Neil Strauss considers it his job to hang around celebrities, rock gods, porn queens, up-and-coming starlets, and iconic superstars long enough, whether it takes moments or months, to find that minute, the one when the curtain finally falls away and the real person is revealed.  This collection of stories about those moments would be good for any fan of candid memoirs like The Heroin Diaries

Tommyland by Tommy Lee

Co-written with Anthony Bozza, Tommyland is a quick, enjoyable romp through the life of rocker Tommy Lee that sucks you in from the first page.  Anyone interested in the wild times of Motley Crue from a different perspective should pick this up.

The Dirt: Confessions of the World’s Most Notorious Rock Band by Neil Strauss

This is the life of Mötley Crüe, the heaviest drinking, hardest fighting, most oversexed and arrogant band in the world. Their unbelievable exploits are the stuff of rock ‘n’ roll legend.  The full story of Motley Crue from their beginnings to present day, a must have for rock biography fans.

3 Relevant Fiction Works and Authors:

Glass by Ellen Hopkins

Kristina thinks she can control it. Now with a baby to care for, she’s determined to be the one deciding when and how much, the one calling the shots. But the monster is too strong, and before she knows it, Kristina is back in its grips. She needs the monster to keep going, to face the pressures of day-to-day life. She needs it to feel alive.  The 2nd in a series, a gripping look at one person’s struggle with heroin, a good series for fans of heroin diaries.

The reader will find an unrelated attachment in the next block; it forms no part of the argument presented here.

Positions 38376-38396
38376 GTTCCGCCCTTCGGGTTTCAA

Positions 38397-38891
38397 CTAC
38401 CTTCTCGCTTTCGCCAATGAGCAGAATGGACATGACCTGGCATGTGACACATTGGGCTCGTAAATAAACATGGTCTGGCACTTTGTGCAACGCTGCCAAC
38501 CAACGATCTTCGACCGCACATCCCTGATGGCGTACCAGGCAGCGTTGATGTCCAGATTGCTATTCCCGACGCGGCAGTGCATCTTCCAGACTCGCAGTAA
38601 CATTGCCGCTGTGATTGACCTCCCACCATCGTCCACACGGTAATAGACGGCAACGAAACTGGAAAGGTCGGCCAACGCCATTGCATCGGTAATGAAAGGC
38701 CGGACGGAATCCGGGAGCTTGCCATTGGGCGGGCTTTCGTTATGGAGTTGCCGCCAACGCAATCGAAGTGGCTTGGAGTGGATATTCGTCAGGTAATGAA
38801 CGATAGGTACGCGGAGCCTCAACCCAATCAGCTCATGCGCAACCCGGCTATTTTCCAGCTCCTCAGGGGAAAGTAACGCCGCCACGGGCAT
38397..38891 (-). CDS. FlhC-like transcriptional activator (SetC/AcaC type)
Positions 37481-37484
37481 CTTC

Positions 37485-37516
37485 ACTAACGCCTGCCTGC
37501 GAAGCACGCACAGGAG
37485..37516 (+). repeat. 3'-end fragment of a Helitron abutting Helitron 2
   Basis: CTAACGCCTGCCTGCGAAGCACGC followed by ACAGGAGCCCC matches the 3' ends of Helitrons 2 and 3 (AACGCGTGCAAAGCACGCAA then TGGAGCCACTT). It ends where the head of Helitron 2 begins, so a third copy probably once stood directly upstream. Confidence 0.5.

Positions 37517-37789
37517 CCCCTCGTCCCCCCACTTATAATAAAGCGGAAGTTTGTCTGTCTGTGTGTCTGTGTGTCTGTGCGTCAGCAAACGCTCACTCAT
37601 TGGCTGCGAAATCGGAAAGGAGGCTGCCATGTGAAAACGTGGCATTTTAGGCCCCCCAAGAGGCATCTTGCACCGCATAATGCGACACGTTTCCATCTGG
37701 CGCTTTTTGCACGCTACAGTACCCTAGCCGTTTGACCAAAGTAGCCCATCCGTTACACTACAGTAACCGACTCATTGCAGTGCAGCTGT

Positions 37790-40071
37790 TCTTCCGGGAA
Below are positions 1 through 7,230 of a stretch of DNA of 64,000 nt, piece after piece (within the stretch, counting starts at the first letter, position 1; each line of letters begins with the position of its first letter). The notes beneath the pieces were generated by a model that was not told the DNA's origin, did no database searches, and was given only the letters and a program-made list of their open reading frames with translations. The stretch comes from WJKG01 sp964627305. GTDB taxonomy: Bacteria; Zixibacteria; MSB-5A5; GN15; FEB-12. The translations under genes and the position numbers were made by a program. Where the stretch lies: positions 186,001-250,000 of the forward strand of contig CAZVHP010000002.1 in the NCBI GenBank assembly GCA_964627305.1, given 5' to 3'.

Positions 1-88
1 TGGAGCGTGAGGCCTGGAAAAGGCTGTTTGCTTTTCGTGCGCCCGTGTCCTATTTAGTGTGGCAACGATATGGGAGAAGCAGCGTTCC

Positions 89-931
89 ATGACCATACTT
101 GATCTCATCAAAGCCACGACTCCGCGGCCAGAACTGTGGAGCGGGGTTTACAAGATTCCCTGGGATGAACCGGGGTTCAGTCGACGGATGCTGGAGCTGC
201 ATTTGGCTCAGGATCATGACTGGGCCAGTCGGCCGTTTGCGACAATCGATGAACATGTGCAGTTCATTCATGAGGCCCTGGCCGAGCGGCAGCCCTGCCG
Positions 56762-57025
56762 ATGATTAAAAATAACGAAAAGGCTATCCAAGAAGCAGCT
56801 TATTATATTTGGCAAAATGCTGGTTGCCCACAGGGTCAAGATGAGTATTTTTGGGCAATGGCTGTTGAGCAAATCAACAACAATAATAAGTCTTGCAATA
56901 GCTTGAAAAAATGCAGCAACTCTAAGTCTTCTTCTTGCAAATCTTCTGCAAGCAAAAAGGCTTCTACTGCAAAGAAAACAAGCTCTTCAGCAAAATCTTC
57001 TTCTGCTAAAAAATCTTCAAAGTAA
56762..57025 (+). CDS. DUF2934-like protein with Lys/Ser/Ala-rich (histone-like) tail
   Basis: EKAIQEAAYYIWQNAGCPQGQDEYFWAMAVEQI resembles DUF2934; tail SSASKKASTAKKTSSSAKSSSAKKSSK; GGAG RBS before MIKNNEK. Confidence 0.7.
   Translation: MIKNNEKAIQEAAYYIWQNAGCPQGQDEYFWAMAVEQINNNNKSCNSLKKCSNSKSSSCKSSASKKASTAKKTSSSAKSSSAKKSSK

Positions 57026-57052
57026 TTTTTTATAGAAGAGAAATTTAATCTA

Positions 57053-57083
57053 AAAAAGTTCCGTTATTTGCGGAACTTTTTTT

Go Ask Alice by Anonymous

This groundbreaking classic is more compelling than ever for today’s readers. A sensation when it was first published and a perennial bestseller ever since, this real-life diary charts an anonymous teenage girl’s struggle with the seductive, and often fatal, world of drugs.   Another diary style book about the struggles with drugs and what a person goes through to shake the demons.

A hero ain’t nothin’ but a sandwich by Alice Childress

Dope. Smack. Junk. Heroin. No matter what you call it, you can’t change the fact that 13-year-old Benjie is on it. Oh no … he’s not hooked, though. He could stop anytime … really. But why is a young kid like Benjie using at all? A riveting novel about drug abuse, fans of The Heroin Diaries will enjoy this.

Name: Jason Rock

Lucky

June 16, 2010

https://i0.wp.com/www.oskusoft.com/osku/books/pics/421.jpg

Author: Alice Sebold

Title: Lucky

Genre: Nonfiction

Publication Date: 1999

Number of Pages: 246

Geographical Setting: Syracuse, New York

Time Period: 1981

Series: Not Applicable